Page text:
As a very recently former dog co-owner, I have learned a lot about their character, habits, and needs. As I scientist, I have the knowledge of mechanisms going on deeper in the background of this beautiful creatures.

Besides remembering the good stuff, I remember some of the health “battles” we have fought during the 16 years, 4 months and 1 day.

My sister is a veterinarian, which helps a lot. She is possibly the best DoggyDoc app I could have asked for. But not many of us have a vet in the family, and that is why DoggyDoc proves to be extremely useful.

We all know that the best way to treat and care for your dog is to love it and pay attention to it. Remember, what it can’t tell you in words, it is telling you in small signs: perhaps glassy eyes, loss of appetite or decreased mobility. Those are alert signs many of us old dog owners know so well. But what about the first-time dog owners? They need DoggyDoc.

Besides the genetics, which is always a strong factor, feeding your dog wrongly will be a decisive factor in triggering many diseases; diabetes is the first to be covered by me.

This post will be dedicated to how to recognize early symptoms of diabetes in dogs. Nelson and Reusch wrote quite a comprehensive review about diabetes in dogs and cats, to which I am referring to for the most of the text following below.

Dogs mostly suffer diabetes type 1, with classical symptoms of polyuria (excessive production and passage of urine) followed by polydipsia (excessive thirst), polyphagia (excessive hunger) as well as the weight loss.

Unlike in humans, where we are more aware, and able to communicate pathological changes in our health directly to the doctor, a subclinical (prediabetic) state is most often not recognized in the dogs.

Fully blown diabetes is detected in dogs often when the blood sugar levels are so high that sugar starts being secreted in the urine (glycosuria). This is a pathological condition, as normal dog’s kidneys would be able to re-uptake all of the sugar from the pre-urine filtrate back into the bloodstream.

This is the time when most of the dog owners will recognize that something is wrong with their animal. Certain percentage of owners will be unsure about the symptoms displayed, and decide to wait a bit longer till going to the doctor, which might be understandable considering the price veterinarians might charge pet owners for a visit.

However, if diabetes is left undiagnosed and untreated other, much more severe symptoms will start showing up. Those include high cholesterol and trygliceride levels in the blood (hypercholesterolemia and hypertriglyceridemia), ketones in the urine (ketonuria) and ketoacidosis (a pathological methabolic state, marked by extremely high concentrations of ketone bodies, and can be fatal in extreme cases). If the owner notices change in the smell of dog’s breath (smells like acetone), this is the sign of ketoacidosis.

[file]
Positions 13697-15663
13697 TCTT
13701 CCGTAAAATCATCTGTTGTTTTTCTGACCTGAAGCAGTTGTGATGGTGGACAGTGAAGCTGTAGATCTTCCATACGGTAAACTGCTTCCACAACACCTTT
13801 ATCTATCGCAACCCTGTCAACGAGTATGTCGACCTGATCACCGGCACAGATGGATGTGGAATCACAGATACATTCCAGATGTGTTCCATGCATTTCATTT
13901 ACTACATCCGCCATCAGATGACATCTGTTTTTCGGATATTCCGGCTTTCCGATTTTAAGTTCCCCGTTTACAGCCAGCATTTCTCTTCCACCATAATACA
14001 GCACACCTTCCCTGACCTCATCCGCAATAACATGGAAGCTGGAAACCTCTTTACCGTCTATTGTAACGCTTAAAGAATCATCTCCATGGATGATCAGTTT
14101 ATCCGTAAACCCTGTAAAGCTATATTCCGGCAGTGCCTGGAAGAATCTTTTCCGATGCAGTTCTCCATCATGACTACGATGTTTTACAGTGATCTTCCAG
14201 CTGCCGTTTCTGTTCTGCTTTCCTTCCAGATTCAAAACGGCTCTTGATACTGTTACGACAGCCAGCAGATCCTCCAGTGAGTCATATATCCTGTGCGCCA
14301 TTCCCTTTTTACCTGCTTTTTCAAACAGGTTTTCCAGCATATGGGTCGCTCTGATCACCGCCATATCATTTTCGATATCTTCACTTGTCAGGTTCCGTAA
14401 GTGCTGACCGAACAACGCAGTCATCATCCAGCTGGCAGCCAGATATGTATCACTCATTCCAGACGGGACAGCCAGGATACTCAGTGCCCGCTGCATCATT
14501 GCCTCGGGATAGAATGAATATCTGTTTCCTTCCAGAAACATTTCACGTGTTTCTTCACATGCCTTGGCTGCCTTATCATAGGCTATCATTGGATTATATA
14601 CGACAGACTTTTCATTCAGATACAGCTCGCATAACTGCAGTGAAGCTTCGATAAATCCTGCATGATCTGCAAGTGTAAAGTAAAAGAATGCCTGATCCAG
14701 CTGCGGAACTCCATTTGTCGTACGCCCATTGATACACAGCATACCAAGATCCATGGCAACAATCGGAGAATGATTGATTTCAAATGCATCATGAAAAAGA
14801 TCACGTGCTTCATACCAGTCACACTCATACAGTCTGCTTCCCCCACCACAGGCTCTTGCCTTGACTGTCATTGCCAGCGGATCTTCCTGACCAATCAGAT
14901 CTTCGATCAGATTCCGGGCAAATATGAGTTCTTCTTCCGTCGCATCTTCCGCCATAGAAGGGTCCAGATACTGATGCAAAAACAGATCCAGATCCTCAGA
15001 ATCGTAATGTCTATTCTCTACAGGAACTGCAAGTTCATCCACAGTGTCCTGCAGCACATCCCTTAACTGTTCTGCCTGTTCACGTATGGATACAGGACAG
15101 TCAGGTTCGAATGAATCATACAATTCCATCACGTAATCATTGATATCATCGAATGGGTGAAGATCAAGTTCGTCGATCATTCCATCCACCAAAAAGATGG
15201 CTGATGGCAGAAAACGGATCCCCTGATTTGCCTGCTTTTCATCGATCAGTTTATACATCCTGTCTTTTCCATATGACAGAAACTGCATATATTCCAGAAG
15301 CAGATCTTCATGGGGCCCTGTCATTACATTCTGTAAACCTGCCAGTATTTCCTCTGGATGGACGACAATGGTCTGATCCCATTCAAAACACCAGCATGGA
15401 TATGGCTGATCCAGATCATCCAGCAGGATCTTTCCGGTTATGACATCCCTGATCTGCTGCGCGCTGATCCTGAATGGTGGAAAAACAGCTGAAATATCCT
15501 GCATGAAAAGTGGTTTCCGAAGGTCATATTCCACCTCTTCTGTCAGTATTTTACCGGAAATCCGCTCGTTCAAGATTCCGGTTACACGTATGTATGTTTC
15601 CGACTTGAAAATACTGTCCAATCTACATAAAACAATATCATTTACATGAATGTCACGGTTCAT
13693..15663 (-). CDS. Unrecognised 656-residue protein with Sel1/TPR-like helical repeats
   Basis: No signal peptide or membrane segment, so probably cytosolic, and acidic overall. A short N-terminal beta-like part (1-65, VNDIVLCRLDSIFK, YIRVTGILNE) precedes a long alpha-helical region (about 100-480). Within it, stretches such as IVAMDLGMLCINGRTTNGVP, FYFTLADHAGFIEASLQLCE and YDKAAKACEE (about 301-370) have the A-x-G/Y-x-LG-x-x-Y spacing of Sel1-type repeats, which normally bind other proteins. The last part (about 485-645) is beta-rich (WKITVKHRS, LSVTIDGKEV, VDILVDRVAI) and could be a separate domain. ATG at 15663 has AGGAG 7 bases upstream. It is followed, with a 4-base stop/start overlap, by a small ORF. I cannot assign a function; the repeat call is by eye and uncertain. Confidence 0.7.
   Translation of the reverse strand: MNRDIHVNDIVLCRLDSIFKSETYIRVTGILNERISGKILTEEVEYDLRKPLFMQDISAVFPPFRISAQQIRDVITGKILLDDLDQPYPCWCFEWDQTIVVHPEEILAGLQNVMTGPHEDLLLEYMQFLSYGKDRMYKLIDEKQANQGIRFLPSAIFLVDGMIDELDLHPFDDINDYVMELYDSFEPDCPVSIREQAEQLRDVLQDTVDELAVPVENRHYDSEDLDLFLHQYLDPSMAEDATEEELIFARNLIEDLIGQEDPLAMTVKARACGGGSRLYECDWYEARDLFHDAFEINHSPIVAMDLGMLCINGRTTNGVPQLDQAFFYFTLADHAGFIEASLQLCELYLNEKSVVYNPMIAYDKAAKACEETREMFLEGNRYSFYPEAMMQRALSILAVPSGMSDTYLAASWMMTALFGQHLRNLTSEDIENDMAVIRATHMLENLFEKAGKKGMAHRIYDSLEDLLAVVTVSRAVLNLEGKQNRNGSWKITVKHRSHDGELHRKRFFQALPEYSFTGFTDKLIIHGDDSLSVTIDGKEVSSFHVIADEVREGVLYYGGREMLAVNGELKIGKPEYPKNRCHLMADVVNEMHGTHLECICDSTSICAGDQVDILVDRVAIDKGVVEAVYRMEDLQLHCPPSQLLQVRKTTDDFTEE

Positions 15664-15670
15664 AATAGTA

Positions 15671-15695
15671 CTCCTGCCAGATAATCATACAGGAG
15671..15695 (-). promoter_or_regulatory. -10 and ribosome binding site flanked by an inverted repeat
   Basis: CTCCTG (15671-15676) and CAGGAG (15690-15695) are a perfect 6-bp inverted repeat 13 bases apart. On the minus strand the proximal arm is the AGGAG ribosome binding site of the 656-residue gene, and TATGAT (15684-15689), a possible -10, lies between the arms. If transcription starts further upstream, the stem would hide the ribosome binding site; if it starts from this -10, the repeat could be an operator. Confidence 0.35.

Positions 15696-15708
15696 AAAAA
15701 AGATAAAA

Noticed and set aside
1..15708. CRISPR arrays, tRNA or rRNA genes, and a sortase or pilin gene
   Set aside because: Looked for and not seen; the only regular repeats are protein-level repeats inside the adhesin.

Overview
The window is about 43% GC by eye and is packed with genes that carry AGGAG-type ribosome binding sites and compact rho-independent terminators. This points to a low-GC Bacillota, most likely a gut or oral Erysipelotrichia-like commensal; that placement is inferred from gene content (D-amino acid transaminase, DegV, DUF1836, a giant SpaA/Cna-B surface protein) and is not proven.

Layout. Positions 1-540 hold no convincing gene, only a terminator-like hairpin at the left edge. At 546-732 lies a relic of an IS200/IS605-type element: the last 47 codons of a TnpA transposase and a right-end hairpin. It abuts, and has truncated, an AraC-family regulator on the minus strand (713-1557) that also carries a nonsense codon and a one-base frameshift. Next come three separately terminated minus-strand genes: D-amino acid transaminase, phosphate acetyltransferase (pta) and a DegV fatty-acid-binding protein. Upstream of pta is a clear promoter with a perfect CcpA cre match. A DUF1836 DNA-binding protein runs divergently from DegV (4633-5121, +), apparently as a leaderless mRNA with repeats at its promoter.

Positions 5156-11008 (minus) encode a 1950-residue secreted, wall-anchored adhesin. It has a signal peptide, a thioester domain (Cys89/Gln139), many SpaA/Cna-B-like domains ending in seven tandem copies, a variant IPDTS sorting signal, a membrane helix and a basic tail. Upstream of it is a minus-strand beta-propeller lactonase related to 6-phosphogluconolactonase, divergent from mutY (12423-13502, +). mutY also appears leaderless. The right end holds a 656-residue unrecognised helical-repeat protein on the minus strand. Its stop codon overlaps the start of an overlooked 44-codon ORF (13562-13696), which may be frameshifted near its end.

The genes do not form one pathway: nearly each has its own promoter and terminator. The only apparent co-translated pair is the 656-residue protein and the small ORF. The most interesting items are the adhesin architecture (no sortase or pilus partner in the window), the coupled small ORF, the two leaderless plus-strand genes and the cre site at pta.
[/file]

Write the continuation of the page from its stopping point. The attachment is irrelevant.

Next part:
Next stages are kidney failure, blindness and ultimately death. This stage can be easily prevented. If one is unsure, you should always contact the veterinarian. However, if the symptoms occur suddenly, and you are not able to reach out to the vet, DoggyDoc should be able to give you an indication of what might be going wrong in your pets body.

Lastly, please keep in mind that diabetes might develop as a consequence of organ injury, in this case it would be pancreas. Did your dog suffer any blunt trauma? Note that too. In addition, it is not uncommon for diabetes to arise during the pregnancy (carbohydrate intolerance).

Before going to the vet?

Check your dog's symptoms against the symptom database found in DoggyDoc.

Here is why an app such as DoggyDoc can help you: you are having a normal working hours, and usually spend major part of your quality time with your pet in the early mornings or evenings, when most of the regular veterinarian practices are closed. You might be vacationing with your dog, and are not in the know of any vets in your vicinity.
It is easy to input all of the symptoms and get a detailed info on disease your dog might be suffering from. It should be considered as a first step towards healing your dog. It is not (yet) to replace the vet, but the future is around the corner, and with more technologies on their way, or already here, DoggyDoc will become even better at telling you when your pet is in need of some special care, and what you can do about it. It is there to help you, your dog and the vet towards a faster healing.

When at the vet?

Please give a thorough history of your pets health, remember the time when the symptoms started, as well as all of the symptoms displayed. Vet will do a thorough medical checkup, including blood and urine screens

How about the treatment options?

At the moment, they include bi-daily insulin injections, changes in the diet and exercise, which will lead to lowering body mass of the dog, and easing of the diabetes burden.


  1. Nelson RW and Reusch CE; ANIMAL MODELS OF DISEASE: Classification and etiology of diabetes in dogs and cats. J Endocrinology, 2014

  2. American Diabetes Association: Standards of medical care in diabetes- Diabetes Care, 2013

  3. Watson PJ, Archer J, Roulois AJ, Scase TJ and Herrtage ME; Observational study of 14 cases of chronic pancreatitis in dogs. Veterinary Record, 2010